Premium Essay

Advocating Proper Implications of the Juvenile Justice and Welfare Act.

In: Social Issues

Submitted By yatski
Words 675
Pages 3
Thesis Title:
Creating an advertisement campaign for Humanitarian Legal Assistance Foundation (HLAF) in supporting and protecting the rights of persons in detention especially of children;
Advocating proper implications of the juvenile justice and welfare act.

Introduction: Children are not criminal; however they become one if they are in an area where they do not meet their basic needs for food, water, shelter, health care, education and sanitation. They are strip of their rights to develop and maintain a life of dignity to mature uneducated and unemployed. Rose from desperation and destitution these children are becoming criminals. Our country where majority of underprivileged remains unaddressed, many become breeding grounds for young offenders. The main alibi is their poverty and some are forced to break the law primarily to survive. These children accused of criminal acts are housed at Center for Restorative Activities Development and Learning Experiences (CRADEL) runs by Department of Social Welfare and Development (DSWD) and The Bureau of Jail Management and Penology. The Humanitarian Legal Assistance Foundation, Inc. (HLAF) is a non-government and a non-profit organization registered with the Philippine Securities and Exchange Commission (SEC). Founded in 2001, HLAF envisions a world order founded on the universal respect for human rights, especially for the right and freedom against arbitrary and unjust imprisonment, in all its forms. HLAF specifically focuses on the protection of the rights of persons deprived of liberty especially those who are most vulnerable such as the children, the elderly, the women, the sick and the differently-abled. HLAF also advocates and works for the proper implementation of the juvenile justice and welfare act.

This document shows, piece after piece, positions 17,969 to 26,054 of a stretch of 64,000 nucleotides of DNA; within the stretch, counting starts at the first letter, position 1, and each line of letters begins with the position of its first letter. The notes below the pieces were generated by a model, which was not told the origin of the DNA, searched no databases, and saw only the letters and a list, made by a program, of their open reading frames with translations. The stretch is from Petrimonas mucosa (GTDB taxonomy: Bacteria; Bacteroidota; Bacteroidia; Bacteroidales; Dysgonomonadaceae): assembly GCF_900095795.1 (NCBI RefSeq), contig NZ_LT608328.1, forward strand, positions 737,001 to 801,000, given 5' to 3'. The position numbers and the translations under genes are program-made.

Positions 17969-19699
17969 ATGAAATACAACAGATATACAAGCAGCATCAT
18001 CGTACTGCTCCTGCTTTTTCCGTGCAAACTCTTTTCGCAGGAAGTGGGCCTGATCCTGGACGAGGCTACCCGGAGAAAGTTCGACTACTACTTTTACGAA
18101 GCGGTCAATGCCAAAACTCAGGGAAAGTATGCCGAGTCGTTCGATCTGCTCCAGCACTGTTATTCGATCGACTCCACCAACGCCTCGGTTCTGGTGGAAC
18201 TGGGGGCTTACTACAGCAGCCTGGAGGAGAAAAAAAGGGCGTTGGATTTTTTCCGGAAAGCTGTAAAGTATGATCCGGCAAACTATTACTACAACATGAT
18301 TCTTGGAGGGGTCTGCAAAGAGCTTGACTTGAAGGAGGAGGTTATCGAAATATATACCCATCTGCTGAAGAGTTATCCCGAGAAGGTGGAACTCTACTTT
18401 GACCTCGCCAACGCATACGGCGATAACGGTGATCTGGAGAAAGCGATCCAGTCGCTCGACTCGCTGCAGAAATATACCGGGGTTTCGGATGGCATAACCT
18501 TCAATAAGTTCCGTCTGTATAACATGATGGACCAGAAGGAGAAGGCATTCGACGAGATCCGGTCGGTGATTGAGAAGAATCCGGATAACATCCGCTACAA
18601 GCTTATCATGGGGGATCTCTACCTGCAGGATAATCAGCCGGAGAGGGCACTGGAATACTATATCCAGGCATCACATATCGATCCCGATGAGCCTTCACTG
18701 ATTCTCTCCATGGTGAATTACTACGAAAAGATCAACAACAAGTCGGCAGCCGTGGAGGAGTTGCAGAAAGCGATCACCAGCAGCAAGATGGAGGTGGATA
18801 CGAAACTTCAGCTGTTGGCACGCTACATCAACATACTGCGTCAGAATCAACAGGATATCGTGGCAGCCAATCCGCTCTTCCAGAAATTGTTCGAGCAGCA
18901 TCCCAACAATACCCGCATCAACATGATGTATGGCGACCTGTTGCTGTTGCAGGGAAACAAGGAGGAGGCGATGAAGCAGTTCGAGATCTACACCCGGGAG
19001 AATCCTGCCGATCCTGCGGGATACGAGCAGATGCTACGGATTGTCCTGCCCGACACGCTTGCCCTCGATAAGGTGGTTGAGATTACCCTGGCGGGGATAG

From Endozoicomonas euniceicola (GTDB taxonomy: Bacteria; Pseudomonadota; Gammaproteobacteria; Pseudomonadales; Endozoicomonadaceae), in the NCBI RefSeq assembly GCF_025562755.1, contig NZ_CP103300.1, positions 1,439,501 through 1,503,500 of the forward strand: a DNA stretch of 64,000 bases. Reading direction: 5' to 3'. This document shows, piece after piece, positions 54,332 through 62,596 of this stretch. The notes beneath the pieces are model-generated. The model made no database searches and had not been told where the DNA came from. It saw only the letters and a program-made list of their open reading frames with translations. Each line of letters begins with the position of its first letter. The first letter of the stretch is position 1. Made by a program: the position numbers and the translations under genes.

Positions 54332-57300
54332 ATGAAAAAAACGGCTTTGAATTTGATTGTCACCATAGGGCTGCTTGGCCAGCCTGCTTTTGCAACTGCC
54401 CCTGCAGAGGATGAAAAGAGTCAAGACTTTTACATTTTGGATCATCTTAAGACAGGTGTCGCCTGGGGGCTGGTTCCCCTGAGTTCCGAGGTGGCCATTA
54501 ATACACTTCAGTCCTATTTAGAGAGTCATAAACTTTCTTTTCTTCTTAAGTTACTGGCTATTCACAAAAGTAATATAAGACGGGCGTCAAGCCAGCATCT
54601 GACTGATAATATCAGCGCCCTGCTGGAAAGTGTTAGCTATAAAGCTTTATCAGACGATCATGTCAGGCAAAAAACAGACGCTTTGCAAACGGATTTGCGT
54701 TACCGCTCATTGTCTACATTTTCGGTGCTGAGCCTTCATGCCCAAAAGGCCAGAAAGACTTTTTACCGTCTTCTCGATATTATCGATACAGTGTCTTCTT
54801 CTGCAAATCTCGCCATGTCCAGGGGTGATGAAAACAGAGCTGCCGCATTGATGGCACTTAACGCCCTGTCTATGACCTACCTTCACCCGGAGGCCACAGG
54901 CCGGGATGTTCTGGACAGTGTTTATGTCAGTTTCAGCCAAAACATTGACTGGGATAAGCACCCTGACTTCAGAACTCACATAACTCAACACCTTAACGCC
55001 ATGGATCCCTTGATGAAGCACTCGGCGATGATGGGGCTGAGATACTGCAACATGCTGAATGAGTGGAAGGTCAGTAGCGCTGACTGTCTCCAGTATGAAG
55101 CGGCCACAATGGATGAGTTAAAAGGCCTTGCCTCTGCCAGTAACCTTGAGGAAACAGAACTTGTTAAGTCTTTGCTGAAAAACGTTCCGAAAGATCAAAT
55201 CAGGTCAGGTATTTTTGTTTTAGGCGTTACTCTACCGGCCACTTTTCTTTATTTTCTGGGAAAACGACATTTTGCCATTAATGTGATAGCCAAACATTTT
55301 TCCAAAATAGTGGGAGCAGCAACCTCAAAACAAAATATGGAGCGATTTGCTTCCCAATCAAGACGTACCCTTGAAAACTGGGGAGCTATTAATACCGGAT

Currently, HLAF has three main programs namely, the HLAF Jail Decongestion (JD) Program…...

Similar Documents

Premium Essay

Juvenile Justice

...The juvenile justice system and parents across America struggle on a day-to-day basis with their children and substance abuse. It is stated that four out of every five children arrested within the system are under the influence of a substance (alcohol or drugs) when committing the crimes that forced them to be detained and arrested (Alcoholism.about.com, 2010). It is reported within the textbook that seventy-three percent of high school seniors had used alcohol within the past year, which makes the possibility of teenagers entering the juvenile justice system even higher (Siegel & Welsh, 2009). It is also believed that we as a society, does not provide the adequate support to those youth that are using controlled substances; which could in turn result in a more positive outcome, versus a decline in their behavior from initial arrest (Alcholism.about.com, 2010). This is a very true statement because in 2009, the SAMSHA reported that 374,000 citizens were treated for substance abuse between the ages of eighteen to twenty-four; that does not include the amount of individuals who did not seek help and those that were even younger. It also does not tell the story about how many of those individuals started using controlled substances at an earlier age as a juvenile (Substance Abuse and Mental Health Services Administration, n.d.). According to Joseph Califano, Jr., we are writing of the younger Americans by releasing them back into society without attending to their......